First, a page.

AMMAN- To many of us in the digital age, a photo represents a quick snippet that pauses a moment in time and acts as a print that one could go back to through a screen. With the introduction of cameras to mobile phones post-90s, the rapid application of technology into the camera industry became part of a generational shift. As our lives got faster, so did taking pictures.  

For most people, the love for analogue is linked to personal memory and nostalgia. We find ourselves digging through old family albums, asking our family members about moments we vaguely remember, from times that seem ancient in the digital age. Luckily, film is making a comeback in all parts of the world, and we are gradually witnessing the SWANA region ride the wave as well. 

Darkroom Amman is a modern creative space promoting the revival of analogue photography. Centered in the heart of Jabal Lweibdeh, the collective is a welcoming venue for film enthusiasts and local photographers. Founded by Diana Zubi, Lina Khalid, Mohammed Hammad and Zahed Bata, the project is driven by a shared love for the process of analogue photography.

Darkroom Amman logo on window front, courtesy of DRA

Darkroom Amman’s mission is to continuously showcase visual archiving in Jordan and across the Arab world. Established in 2018, the space was founded as an educational hub for analogue photography, from photo development to printing techniques and working with different camera formats.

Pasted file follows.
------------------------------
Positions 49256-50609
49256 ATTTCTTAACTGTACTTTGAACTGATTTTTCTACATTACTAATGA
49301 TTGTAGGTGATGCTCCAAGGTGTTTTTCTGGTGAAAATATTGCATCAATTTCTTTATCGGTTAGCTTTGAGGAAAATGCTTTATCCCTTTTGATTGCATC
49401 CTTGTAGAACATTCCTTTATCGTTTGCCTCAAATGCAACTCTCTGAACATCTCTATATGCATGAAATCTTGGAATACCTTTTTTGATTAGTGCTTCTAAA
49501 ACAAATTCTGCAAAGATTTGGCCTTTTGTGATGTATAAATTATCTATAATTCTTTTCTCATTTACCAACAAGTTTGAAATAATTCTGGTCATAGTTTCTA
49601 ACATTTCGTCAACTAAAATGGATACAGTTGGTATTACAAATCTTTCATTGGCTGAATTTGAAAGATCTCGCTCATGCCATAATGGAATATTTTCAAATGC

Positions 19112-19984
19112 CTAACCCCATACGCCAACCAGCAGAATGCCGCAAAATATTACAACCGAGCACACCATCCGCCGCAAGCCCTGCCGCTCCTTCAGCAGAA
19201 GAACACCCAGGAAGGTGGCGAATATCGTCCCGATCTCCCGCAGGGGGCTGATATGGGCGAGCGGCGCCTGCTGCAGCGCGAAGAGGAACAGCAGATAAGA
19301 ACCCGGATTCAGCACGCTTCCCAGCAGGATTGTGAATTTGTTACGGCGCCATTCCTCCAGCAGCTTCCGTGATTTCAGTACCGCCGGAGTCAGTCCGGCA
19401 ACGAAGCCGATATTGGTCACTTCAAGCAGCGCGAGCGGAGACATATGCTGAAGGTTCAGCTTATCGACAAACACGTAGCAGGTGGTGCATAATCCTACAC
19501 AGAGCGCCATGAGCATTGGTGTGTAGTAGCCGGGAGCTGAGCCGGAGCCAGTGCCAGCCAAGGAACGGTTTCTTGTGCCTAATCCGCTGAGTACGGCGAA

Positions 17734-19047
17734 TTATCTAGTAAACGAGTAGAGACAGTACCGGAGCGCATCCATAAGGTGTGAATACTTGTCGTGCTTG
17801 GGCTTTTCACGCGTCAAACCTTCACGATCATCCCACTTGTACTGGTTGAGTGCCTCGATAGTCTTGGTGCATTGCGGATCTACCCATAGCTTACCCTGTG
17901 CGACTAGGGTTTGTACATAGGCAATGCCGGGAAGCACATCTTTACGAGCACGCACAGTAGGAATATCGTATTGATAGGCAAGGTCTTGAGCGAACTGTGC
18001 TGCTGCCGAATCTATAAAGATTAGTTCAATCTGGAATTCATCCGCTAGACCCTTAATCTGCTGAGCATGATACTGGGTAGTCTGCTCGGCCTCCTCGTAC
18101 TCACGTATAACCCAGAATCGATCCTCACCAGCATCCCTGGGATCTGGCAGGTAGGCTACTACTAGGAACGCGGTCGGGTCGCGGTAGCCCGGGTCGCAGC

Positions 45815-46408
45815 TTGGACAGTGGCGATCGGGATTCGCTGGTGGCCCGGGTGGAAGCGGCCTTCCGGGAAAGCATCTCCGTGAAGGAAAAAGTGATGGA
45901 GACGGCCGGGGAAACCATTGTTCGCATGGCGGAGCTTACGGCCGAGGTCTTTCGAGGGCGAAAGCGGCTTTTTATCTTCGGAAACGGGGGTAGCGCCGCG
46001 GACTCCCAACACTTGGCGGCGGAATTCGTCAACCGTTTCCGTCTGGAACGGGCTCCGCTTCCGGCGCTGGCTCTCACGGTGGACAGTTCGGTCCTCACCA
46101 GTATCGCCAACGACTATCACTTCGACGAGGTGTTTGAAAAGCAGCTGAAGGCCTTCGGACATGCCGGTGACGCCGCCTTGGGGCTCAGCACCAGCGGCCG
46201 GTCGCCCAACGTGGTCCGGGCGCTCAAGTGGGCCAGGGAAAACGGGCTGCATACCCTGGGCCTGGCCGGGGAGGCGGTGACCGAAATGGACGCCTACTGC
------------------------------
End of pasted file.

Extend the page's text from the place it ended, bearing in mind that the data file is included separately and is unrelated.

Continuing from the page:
Darkroom Amman founders, Left to Right Zahed Bata, Lina Khaled, Mohammad Hammad and Diana Zubi, courtesy of DRA

The space holds a variety of events from photo walks to exhibitions by local photographers. In their most recent “Point and Shoot Walk ” sponsored by Hikmat Culture, Darkroom Amman teams up with artists and residents in Jabal Lweibdeh. With this initiative, photographers are invited to visit some of the city’s oldest streets and explore artifacts such as the abandoned Al Khayyam Cinema. Visitors are also taught about the architectural history of the buildings and sites around the area. At the time of writing this piece, Darkroom Amman has held two walks so far, one led by Jordanian architect Nuha Innab, and the second by Abu Ata, a local resident of Jabal Lweibdeh for over 40 years.

“Point and Shoot Walk” funded by Hikmat Culture led by Abu Ata. Photo courtesy of Zina Qabbani

In early 2020, Darkroom Amman hosted their debut exhibition Negative Era at the MMAG Foundation. The exhibition was dedicated to portraying analogue photography by a variety of Jordanian artists in black and white. The show featured a lineup of emerging photographers based in Jordan, documenting pieces of their everyday lives and journey through monochromatic film. Moving onto recent expositions, Jordanian multidisciplinary researcher Maryam Khasawneh was the first to grace the walls of Darkroom’s new space in Omar Al Khayyam Street with her Pleasure Garden collection. With an interest in agriculture and community, Khasawneh shoots a wide diversity of plants with color film, giving spectators room to explore their link to nature and evoking intimacy between the human and surrounding natural elements.

As the darkroom grows day by day, the film community is sprouting in Amman. artmejo had the pleasure to speak with co-founders Lina Khalid and Diana Zubi on how the passion project came to fruition.